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Tuesday, October 11, 2011

Putting the family back in FamilyCare

This blog was written by Raymond Castro and was originally posted on the New Jersey Policy Perspective blog.

The Comprehensive Medicaid Waiver recently submitted to the federal government by the Department of Human Services will not include a major reduction in the eligibility level for parents in NJ FamilyCare.

This is very welcome news to the 23,000 poor, uninsured parents who would have been denied health coverage because their income exceeded 25 percent of the Federal Poverty Level, or roughly $439 a month for a parent raising two children.

Opposition to this Draconian policy was a major priority for NJPP. Our research showed the devastating impact such a policy would have on families, which helped to inform the debate on this important policy issue. The public outcry was integral to the administration’s decision. In announcing the final waiver application, Commissioner Jennifer Velez said, “We responded to the valuable input provided by the Medicaid stakeholder community.”

The proposal to reduce eligibility was originally raised by the DHS in a concept paper, along with many other changes in Medicaid. Although the stated goal in the concept paper was to improve and make more efficient all Medicaid services, the paper also included a reduction in FamilyCare eligibility levels for parents from 133 percent of the federal poverty level to the welfare income guidelines, which are at about 25 percent of the poverty level.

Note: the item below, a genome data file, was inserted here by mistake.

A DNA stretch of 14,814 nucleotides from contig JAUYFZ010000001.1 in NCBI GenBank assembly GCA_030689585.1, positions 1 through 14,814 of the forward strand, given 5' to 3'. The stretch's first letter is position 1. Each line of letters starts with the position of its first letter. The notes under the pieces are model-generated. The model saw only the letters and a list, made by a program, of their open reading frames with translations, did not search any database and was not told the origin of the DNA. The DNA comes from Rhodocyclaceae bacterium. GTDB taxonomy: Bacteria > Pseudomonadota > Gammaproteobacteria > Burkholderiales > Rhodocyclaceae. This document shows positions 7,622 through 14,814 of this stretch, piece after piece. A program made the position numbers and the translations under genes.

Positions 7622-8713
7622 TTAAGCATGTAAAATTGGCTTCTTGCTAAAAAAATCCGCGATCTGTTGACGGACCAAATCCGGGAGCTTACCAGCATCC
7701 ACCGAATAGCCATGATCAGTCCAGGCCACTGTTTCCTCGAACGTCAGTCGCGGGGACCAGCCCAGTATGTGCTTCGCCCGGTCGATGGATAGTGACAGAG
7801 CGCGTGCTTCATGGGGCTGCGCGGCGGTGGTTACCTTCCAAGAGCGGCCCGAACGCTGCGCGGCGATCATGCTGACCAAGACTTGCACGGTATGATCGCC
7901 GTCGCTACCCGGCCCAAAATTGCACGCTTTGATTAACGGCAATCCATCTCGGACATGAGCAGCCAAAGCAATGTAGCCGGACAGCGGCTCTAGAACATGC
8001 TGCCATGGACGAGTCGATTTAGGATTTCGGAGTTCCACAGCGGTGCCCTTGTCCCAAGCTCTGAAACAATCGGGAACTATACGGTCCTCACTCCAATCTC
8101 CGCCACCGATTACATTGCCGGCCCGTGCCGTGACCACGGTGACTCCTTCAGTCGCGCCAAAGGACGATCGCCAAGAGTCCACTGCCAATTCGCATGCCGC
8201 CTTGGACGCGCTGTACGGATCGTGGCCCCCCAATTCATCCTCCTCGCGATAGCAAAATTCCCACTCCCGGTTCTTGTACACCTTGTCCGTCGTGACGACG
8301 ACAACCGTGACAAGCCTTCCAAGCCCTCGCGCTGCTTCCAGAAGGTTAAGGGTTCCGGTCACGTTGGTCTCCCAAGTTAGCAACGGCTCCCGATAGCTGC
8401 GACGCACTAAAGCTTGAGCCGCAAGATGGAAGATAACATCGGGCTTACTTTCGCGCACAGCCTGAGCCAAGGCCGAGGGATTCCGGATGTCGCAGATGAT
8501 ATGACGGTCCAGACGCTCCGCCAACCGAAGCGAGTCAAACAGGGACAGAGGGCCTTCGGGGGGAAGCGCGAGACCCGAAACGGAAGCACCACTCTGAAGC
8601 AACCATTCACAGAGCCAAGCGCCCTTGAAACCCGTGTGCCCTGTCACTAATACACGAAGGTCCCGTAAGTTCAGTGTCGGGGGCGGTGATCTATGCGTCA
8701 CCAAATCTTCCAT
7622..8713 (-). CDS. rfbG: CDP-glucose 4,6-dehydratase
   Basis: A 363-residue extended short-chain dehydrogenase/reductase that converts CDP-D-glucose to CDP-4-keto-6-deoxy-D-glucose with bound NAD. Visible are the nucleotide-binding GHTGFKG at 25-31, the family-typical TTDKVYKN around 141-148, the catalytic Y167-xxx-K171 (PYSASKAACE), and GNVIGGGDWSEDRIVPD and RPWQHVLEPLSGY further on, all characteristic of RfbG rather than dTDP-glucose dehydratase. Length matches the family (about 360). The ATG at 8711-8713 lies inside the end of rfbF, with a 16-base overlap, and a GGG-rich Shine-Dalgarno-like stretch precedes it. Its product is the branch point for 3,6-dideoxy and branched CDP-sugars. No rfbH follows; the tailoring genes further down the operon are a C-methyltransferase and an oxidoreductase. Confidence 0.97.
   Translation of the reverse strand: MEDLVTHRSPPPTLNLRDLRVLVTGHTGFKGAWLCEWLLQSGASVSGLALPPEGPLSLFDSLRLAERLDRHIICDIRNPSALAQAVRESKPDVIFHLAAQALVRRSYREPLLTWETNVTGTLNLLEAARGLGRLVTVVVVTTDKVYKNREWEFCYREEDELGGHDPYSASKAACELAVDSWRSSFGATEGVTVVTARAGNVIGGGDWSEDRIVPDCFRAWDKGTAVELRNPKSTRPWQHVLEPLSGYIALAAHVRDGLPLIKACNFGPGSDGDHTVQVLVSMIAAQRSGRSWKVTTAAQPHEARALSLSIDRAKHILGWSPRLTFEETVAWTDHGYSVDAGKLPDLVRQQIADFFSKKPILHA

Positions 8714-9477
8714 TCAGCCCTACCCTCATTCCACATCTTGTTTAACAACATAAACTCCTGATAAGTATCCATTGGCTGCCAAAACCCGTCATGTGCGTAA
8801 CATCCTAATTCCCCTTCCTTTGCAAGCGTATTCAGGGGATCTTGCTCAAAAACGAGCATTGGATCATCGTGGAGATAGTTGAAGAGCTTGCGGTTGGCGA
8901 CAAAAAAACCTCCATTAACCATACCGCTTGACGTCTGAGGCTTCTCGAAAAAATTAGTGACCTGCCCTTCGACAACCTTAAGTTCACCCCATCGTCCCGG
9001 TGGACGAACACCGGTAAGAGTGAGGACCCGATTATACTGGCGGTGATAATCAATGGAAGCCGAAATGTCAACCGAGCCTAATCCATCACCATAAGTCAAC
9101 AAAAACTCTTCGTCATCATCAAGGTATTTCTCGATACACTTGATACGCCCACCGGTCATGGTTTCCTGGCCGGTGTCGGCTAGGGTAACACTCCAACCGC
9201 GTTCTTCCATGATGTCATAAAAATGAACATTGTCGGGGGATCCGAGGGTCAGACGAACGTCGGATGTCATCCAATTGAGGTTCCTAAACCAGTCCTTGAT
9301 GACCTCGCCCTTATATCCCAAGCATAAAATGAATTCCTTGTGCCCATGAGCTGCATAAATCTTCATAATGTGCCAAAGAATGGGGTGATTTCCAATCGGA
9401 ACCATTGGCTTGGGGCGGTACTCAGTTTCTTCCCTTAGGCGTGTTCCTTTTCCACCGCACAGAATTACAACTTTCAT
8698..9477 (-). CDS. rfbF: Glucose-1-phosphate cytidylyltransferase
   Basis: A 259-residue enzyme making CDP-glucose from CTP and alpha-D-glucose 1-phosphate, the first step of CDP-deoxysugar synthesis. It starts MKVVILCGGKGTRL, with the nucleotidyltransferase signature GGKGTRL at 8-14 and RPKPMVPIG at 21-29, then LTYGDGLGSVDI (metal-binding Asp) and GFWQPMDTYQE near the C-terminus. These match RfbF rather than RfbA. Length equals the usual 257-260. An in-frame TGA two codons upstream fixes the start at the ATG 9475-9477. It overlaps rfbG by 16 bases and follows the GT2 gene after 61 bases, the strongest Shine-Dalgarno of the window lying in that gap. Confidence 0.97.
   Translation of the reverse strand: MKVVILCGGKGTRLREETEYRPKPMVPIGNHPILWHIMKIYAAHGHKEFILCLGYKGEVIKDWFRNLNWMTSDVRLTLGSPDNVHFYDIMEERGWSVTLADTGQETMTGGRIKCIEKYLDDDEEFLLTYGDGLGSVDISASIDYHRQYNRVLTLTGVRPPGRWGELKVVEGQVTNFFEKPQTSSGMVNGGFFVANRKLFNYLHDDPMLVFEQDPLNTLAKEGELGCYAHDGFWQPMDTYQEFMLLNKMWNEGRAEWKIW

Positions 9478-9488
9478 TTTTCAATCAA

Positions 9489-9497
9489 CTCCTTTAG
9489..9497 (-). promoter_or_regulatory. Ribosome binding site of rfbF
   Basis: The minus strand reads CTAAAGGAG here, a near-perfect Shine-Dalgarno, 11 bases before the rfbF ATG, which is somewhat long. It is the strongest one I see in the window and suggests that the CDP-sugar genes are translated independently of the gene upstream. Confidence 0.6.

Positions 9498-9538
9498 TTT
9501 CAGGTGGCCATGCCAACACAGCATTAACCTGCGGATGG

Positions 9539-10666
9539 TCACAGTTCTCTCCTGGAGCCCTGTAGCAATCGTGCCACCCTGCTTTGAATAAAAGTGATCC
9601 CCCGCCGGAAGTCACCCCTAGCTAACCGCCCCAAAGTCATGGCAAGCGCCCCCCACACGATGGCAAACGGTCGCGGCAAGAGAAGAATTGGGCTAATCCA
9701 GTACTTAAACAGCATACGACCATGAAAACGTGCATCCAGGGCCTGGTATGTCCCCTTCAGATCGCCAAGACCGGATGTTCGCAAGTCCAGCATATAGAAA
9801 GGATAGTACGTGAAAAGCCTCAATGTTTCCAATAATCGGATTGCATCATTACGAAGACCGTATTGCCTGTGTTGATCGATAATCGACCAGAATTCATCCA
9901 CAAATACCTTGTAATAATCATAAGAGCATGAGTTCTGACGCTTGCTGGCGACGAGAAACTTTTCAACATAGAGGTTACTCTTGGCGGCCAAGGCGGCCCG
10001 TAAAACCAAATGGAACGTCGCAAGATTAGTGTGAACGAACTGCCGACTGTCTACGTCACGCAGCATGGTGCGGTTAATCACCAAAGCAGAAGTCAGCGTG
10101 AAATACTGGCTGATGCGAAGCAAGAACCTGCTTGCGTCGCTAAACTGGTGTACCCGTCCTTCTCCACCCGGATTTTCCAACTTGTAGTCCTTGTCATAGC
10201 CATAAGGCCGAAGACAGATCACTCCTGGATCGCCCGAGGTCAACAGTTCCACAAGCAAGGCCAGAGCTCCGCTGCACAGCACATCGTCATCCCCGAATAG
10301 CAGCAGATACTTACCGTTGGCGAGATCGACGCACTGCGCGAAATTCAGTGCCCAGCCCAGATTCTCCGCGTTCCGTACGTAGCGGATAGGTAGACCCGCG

Incredibly, that meant a parent raising two children earning as little as $439 a month would not be eligible for FamilyCare even though their children would. The cutback would have been in addition to a cutback adopted by the state last year which reduced the FamilyCare eligibility level for parents to 133% of the FPL, or about $2,000 a month for a single parent with two children. That cut in service resulted in the denial of health coverage for 70,000 parents this year.

The administration should be applauded for backing away from the FamilyCare reductions, but it’s important to point out that tremendous pressure was applied in the process of making that decision. Some of the key factors include:

• Overwhelming public opposition
The department received more comments against this proposal than any other in the concept paper. Legislators on the budget and health committees were very critical, as was coverage in the media. According to the department, in the waiver application summary of the public comments received, “Most respondents across all industry groups oppose the proposal to freeze enrollment of adult parents.”

• Not an effective strategy to reduce state funding
The state’s goal was to save $300 million through the waiver. This proposal would have saved $9 million but caused the state to lose about $17 million in federal matching funds. That is one of the reasons why most states do not cut these programs.  Last year, New Jersey and Arizona were the only two states to reduce eligibility. In addition, the department will ask for a higher matching rate, consistent with what some other states will receive for expanding eligibility earlier than required under federal health reform. The department estimates this approach will save about $32 million in state funds without cutting eligibility.